COMPUTER SECURITY (1977): Adi Shamir, working with two American colleagues, describes a method of encryption. Now known as RSA, it is the single most important encryption method used worldwide to secure transactions between customers and banks, credit card companies and Internet merchants.

DIGITAL AGE INFORMATION SHARING (1977): Abraham Lempel and Jacob Ziv develop the LZ data compression algorithms. Aside from their trailblazing academic applications, the algorithms become the primary basis of early computer information sharing. Today, LZ algorithms and their derivatives make possible our ability to send many types of photos and images between computers quickly and easily.

FARM-SCALE FOOD STORAGE (1980s): Shlomo Navarro invents a simple yet paradigm-shifting food storage system intended to help farmers in developing food-poor and resource-poor areas to keep their crops from spoiling after harvest. The system evolves into GrainPro Cocoons, water- and air-tight containers used around the world to prevent the damaging effects of spoilage and parasites without the use of pesticides.

LEUKEMIA TREATMENT (1981): Elli Canaani joins the Weizmann Institute. His research into the molecular processes leading to chronic myelogenous leukemia, or CML, will result in the development of Gleevec, a drug now provided to CML patients around the world. The molecular processes discovered by Canaani were subsequently discovered to be at work in other leukemias, as well as certain tumors and lymphomas.

UNDERSTANDING CELLULAR ACTIVITY (1981): Avram Hershko and Aaron Ciechanover -- along with American counterpart Irwin Rose -- begin work that will lead to the discovery of ubiquitin, a molecular "label" that governs the destruction of protein in cells. The discovery produces a dramatic improvement in the understanding of cellular function and the processes that bring about ailments such as cervical cancer and cystic fibrosis. In recognition of their work, the team receives the 2004 Nobel Prize in Chemistry.

A NEW FORM OF MATTER (1982): Israeli scientist Daniel Shechtman discovers Quasicrystals, a "new" form of matter that had been considered not only nonexistent but impossible. Shechtman becomes the object of disdain and ridicule, but his discovery eventually is vindicated and earns him the 2011 Nobel Prize in Chemistry. Applications of Quasicrystals range from the mundane (nonstick cookware) to the arcane (superconductive and superinsulative industrial materials).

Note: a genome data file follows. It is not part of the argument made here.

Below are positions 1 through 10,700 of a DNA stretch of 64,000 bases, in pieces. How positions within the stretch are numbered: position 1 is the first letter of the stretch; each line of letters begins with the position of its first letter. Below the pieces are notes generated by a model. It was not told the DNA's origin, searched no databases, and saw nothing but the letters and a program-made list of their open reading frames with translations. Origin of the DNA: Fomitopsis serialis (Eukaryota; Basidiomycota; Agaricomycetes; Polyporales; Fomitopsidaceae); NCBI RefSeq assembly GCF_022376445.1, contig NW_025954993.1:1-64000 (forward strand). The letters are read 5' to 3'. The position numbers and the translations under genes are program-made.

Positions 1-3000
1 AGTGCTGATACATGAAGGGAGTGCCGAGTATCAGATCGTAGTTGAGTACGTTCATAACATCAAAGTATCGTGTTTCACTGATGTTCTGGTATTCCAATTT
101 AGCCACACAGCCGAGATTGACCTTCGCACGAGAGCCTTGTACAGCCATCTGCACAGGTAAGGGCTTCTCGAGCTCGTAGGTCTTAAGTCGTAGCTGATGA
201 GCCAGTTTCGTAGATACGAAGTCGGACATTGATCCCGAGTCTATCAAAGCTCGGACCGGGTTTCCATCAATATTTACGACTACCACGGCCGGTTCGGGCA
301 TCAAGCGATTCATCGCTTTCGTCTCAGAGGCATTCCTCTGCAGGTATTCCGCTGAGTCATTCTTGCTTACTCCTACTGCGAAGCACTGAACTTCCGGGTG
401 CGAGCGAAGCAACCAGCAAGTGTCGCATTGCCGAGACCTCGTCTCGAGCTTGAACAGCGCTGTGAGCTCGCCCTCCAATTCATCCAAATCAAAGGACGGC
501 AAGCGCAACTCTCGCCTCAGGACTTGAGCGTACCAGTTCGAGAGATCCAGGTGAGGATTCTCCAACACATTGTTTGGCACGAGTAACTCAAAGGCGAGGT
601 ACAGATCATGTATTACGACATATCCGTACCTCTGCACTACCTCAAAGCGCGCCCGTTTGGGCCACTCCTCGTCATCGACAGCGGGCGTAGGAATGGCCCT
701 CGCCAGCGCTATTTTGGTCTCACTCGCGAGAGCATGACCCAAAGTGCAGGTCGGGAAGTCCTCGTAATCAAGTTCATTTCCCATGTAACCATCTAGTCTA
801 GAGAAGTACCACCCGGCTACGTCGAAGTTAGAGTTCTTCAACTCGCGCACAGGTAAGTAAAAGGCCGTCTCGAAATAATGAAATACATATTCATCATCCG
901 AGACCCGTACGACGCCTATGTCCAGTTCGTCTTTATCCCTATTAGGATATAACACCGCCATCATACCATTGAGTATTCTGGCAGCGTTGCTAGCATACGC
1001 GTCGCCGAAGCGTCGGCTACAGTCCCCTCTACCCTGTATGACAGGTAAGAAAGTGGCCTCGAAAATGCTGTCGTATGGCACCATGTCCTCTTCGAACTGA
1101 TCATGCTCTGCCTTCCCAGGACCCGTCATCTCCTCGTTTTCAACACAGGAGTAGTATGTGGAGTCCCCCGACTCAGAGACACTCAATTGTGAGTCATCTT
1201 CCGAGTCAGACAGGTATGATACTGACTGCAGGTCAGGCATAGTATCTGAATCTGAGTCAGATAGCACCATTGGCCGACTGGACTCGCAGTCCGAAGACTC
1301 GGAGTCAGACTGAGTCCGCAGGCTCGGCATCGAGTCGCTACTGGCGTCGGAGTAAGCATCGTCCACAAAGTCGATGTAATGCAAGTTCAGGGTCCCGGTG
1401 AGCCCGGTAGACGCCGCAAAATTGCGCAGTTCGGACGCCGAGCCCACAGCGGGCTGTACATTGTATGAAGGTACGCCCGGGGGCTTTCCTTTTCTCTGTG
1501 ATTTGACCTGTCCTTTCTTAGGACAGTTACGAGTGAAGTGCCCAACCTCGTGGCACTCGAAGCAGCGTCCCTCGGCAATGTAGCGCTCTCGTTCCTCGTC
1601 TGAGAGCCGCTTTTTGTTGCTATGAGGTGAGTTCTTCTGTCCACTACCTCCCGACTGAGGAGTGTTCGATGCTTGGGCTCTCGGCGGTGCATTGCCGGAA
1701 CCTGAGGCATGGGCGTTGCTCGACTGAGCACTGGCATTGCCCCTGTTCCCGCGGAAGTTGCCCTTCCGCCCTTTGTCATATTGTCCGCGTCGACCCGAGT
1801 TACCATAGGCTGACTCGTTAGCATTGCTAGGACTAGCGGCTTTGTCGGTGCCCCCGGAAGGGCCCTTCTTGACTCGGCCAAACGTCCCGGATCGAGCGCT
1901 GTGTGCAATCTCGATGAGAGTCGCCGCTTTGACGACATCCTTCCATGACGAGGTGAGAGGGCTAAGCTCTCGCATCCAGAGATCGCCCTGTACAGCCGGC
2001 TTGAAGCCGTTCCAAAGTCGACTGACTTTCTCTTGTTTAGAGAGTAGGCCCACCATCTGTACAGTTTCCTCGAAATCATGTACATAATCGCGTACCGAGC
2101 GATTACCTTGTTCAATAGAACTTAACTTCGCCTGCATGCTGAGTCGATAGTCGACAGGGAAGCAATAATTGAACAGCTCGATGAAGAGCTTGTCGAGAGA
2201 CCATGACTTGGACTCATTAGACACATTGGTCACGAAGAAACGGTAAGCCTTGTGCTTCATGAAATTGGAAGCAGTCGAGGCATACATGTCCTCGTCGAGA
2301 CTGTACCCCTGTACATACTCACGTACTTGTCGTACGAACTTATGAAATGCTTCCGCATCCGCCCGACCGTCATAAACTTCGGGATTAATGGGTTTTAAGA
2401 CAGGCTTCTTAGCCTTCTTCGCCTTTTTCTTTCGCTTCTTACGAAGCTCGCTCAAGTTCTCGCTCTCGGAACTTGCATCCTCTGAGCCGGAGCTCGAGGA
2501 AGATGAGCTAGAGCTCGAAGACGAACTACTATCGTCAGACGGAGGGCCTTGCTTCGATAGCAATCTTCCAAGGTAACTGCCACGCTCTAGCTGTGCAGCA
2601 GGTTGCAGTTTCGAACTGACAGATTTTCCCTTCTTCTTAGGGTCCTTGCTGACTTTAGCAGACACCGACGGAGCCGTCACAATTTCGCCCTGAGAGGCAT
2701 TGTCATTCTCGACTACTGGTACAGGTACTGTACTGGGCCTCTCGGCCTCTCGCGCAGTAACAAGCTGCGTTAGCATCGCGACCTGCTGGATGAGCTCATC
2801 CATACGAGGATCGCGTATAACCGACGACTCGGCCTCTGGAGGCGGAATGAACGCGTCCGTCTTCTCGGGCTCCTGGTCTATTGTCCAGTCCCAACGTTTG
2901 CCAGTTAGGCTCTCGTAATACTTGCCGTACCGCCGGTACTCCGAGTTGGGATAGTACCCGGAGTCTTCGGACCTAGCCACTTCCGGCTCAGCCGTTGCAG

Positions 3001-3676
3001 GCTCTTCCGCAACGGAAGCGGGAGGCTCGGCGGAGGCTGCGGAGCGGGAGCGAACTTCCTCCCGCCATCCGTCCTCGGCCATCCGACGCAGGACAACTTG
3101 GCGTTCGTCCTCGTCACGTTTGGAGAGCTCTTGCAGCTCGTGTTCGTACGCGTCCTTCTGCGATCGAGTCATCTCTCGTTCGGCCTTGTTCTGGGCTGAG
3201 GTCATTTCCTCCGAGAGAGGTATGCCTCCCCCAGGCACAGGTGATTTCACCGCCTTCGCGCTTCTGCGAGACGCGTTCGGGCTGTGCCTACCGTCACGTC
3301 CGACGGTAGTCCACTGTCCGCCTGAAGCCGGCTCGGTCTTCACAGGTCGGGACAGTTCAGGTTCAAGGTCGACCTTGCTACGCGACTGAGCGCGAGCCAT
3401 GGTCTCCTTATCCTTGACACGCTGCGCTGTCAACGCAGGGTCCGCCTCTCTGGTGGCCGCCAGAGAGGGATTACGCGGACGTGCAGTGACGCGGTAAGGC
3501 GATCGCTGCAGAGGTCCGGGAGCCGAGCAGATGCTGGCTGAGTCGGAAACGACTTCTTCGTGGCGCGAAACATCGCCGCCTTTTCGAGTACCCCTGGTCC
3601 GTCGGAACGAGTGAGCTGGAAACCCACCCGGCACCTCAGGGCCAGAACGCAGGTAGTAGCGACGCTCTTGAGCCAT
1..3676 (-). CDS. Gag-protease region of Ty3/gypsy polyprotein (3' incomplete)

COMPUTER "LANGUAGE" (1986): Computer scientist David Harel develops Statecharts, a revolutionary computer language used to describe and design complex systems. Statecharts are used worldwide in areas from aviation to chemistry. Harel's work is also being applied to the analysis of the genetic structures of living creatures with hopes of applying subsequent discoveries to the analysis and treatment of disease, infection and other biological processes.

IMMUNOLOGY ADVANCEMENT (1991): Weizmann Institute professor Yair Reisner announces the creation of mice with fully functioning human immune systems. Described from an immunological perspective as "humans with fur," the mice provide for the first time a real-world arena in which to study human ailments and represent a major step forward in the search for a cure for AIDS, hepatitis A and B, and other infectious diseases.

BABY MONITOR (1991): Haim Shtalryd develops the BabySense crib monitor, which becomes standard child safety equipment in millions of homes worldwide.

OFFICE PRINTER (1993): Rehovot-based Indigo Inc. introduces the E-Print 1000. The device enables small operators to produce printing-press quality documents directly from a computer file, revolutionizing the operations of work environments of all stripes.

COMPUTER SECURITY (1993): Gil Shwed, 25, and two partners establish the computer security firm Check Point. Within two years, Check Point signs provider agreements with HP and Sun Microsystems. The company experiences phenomenal growth, and in 1996 it becomes the leading provider of firewall and security services -- including anti-virus, anti-spam and anti-data-loss security components - to businesses of all sizes around the globe.

MULTIPLE SCLEROSIS TREATMENT (1996): Teva Pharmaceuticals introduces Copaxone, the only non-interferon multiple sclerosis treatment. The world's top-selling MS treatment, Copaxone helps reduce relapses and may moderate the disease's degenerative progression.

INSTANT MESSAGING (1996): Mirabilis launches ICQ, the first Internet-wide instant messaging system. America Online adopts the technology and popularizes the world of online chat.

COMPUTER DICTIONARY (1997): Introduction of the Babylon computer dictionary and translation program. Within three years the system will boast more than 4 million users. Babylon eventually becomes integrated into most user-level Microsoft programs, allowing for seamless cross-language translation of millions of words at the click of a mouse.